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Early Indications Of Autism Spectrum Disorder By The Age Of 16 Months

Updated: Sep 9, 2023

Autism's early warning symptoms are easy to neglect. Autism spectrum disorder can be identified at the age of 18–24 months; however, it is not commonly diagnosed until the age of 4-5 years. Early recognition and treatment can have a lasting impact on autistic children. Learn about the indicators of autism that appear in the early 16 months. Read this blog fully and carefully to get proper insight about your child.

Early Indications autism-spectrum-disorder-by-the-age-of-16-months

Babies come into the world as a natural explorers, keen to learn. Their desire to study follows from their interest with anything that holds their curiosity. By 1-2 months, babies begin to look at faces and are anxious to seek social attention as well as engagement. Keep in mind that diagnosing autism can be challenging due to the lack of medical evaluations or blood tests. The diagnosis is made based on behavioural indications or characteristics.

These Early Indications Of Autism Spectrum Disorder:

If autism is not identified early on, it can have a cascade effect on brain development and cause serious social, speech, and mental health issues, as well as disruptive behaviours. If you see these symptoms, you can act appropriately in order to encourage your baby's growth.

Your infant is unable to look at you: You should have little trouble getting your infant to pay attention to you. Babies have a strong need to be close to you, to focus on your face, and to focus on your eyes. Having trouble getting your infant to stop and look at you could be an early symptom of ASD.

Early Indications autism-spectrum-disorder-by-the-age-of-16-months

Rarely show emotions with you: Babies are happy to look at you and smile or laugh when they are joyful. Some autistic children smile to convey their happiness, but they keep their smiles to themselves. Others may not always laugh or show an empty affect, finding it difficult to tell whether they are delighted. Whenever you spend time with your kid, he will rarely share excitement with you, which can be a symptom of the autism spectrum.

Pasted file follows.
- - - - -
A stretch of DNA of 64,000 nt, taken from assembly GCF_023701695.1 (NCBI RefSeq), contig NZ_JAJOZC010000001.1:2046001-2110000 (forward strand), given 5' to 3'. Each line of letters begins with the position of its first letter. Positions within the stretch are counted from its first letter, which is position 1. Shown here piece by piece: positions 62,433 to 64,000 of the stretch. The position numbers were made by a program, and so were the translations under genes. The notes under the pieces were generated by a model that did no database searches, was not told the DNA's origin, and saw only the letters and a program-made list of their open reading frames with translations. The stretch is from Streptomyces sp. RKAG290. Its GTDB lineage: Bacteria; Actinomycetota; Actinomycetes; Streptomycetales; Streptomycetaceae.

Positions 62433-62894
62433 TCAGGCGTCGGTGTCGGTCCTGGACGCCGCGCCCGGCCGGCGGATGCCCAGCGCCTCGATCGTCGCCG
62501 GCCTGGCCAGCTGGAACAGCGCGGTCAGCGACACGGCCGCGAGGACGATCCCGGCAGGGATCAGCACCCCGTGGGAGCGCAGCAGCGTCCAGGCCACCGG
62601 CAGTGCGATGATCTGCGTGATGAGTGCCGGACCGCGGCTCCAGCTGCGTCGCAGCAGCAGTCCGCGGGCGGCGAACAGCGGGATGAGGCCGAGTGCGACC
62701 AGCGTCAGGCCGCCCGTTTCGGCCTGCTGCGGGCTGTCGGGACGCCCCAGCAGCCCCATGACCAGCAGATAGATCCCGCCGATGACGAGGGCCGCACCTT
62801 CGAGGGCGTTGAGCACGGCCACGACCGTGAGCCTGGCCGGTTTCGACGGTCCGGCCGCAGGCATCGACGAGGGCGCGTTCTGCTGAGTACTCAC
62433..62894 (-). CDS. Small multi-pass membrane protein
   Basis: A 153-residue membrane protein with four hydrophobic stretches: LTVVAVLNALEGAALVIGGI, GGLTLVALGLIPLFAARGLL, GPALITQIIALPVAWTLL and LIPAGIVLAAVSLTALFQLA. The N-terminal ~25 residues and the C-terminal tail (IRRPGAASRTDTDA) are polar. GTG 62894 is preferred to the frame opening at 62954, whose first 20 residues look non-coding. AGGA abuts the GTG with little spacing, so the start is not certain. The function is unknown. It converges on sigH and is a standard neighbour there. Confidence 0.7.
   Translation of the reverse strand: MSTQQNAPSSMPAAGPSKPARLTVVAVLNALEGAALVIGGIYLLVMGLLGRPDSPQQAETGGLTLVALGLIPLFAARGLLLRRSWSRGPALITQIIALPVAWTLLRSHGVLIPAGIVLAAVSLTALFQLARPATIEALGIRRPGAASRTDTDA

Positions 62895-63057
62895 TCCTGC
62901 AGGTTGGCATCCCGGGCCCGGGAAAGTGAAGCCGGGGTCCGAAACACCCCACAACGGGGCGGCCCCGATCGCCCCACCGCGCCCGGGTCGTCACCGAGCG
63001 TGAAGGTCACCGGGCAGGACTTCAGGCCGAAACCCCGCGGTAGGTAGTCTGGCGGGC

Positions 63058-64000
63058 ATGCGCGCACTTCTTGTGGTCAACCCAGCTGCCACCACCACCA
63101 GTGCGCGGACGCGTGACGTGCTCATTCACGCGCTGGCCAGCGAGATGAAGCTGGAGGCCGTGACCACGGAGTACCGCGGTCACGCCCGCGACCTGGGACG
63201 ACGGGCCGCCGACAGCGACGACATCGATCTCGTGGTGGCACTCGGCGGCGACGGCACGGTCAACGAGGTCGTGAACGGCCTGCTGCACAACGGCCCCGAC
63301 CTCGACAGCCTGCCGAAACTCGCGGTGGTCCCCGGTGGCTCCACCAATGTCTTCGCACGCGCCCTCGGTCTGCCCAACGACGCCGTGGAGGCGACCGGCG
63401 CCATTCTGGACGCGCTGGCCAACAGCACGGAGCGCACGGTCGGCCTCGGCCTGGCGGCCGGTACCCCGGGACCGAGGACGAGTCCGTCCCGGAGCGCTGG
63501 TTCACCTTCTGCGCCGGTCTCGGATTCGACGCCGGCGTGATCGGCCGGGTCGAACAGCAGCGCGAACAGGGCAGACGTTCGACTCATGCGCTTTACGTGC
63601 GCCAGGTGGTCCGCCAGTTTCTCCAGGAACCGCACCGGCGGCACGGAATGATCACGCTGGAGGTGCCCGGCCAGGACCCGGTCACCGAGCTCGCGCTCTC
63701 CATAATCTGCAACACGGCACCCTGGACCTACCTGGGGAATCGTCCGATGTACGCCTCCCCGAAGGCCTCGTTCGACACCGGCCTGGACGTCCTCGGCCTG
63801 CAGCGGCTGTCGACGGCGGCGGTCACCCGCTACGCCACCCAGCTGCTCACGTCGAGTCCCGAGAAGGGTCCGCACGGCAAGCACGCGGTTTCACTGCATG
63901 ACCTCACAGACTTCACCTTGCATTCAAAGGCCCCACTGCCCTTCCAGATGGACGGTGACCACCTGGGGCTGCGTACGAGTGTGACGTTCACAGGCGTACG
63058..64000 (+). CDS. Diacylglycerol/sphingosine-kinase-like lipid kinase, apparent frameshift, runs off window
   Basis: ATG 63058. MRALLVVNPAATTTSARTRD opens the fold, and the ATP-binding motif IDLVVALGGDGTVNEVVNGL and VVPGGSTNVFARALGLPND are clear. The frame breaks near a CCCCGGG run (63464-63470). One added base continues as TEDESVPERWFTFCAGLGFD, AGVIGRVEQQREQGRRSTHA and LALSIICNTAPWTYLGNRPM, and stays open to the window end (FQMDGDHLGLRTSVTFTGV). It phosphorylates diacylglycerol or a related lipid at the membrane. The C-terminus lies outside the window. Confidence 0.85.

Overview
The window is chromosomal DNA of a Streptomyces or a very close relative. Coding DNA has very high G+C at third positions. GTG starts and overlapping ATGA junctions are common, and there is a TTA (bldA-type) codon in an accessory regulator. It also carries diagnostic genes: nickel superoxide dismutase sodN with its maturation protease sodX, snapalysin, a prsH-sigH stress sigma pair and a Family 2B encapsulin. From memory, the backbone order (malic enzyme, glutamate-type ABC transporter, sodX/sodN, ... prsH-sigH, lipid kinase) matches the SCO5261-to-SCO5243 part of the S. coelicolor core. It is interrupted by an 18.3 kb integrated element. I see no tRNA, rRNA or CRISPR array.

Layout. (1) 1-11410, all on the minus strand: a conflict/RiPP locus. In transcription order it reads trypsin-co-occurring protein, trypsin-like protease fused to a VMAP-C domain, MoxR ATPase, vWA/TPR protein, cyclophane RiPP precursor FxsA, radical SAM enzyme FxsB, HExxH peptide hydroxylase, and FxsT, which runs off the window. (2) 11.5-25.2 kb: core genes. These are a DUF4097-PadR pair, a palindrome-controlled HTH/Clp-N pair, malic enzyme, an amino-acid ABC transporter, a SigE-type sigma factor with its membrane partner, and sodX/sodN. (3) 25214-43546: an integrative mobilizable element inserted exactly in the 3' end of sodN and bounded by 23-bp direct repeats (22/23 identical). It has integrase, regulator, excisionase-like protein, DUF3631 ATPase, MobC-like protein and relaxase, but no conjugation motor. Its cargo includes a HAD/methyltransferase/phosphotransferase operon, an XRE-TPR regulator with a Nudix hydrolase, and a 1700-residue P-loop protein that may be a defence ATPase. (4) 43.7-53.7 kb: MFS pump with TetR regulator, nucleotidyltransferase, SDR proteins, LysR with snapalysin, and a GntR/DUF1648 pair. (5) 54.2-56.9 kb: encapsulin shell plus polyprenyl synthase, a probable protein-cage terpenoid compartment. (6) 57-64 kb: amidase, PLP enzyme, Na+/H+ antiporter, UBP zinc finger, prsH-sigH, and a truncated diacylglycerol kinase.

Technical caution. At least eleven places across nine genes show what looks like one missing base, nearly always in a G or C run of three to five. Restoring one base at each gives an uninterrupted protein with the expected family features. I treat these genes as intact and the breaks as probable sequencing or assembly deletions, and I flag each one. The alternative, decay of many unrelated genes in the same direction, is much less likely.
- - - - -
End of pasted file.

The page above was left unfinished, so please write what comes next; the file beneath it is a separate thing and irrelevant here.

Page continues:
Hardly reacts when called by name: Babies have turned to hear your voice; when you call their name, they turn towards you in response. Babies rapidly react with various social cues, such as "Come here," "bye-bye," and "tapping your nose or pointing in the direction you're going. Some autistic kids reply by staring at your hand instead of where you're pointing. It may be an early symptom of autism if your baby barely reacts to your calls or other attempts at social engagement.

Limited usage of show-and-point motions or gestures: By the age of 12 to 14 months, babies are trying to get your attention to stuff they are interested in using gestures like pointing. The development of speech is pushed forward by these infant motions. A limited ability to use gestures, particularly exhibiting and pointing, is a warning indicator of autism.

Little to no effort attempting to be someone else: through the age of 13 months, kiddos start to learn through imitating the actions and words of others. They do a number of functional movements, including holding a spoon or sippy bottle in their mouth to eat or drink. As a result, toddlers develop their ability to imitate skills. For example, they may offer you a drink from a cup or bottle, hug Teddy Bear, or play by covering by cloth. ASD-related children typically excel at using toys in solo play. It may be an early symptom of autism if your child imitates others very little or not at all and does not start acting out in play.

Put your hand to use as a tool: Between the ages of 9 and 16 months, toddlers begin to make a number of gestures, including giving, reaching, raising the arms, showing, waving, and directing. Due to their very restricted use of these simple gestures, children with autism may come up with innovative ways to communicate, such as using others hands as a tool. Early signs of autism may include your infant moving or tugging your hand or another part of your body like a tool, especially if they aren't looking at you.

Unrealistic response to sounds, images, or textures: Autism in babies might cause them to respond in odd manners or become excessively sensitive to specific noises, sights, or sensations. They might become overly excited about a book page, cover their ears when they hear loud noises, or flap their hands in response to particular lighting. Your child may have autism if they react in an odd way to sounds, images, or textures.

What if your child shows these early symptoms?

Each of these symptoms might not be a concern. However, when combined, they can early Indications Of Autism Spectrum Disorder, it indicate that a screening or diagnostic examination is necessary. As a general guideline, utilize our free online assessment on child's development to assess your newborn for autism. If they exhibit any four of these early indications, you can ask for deep intervention.

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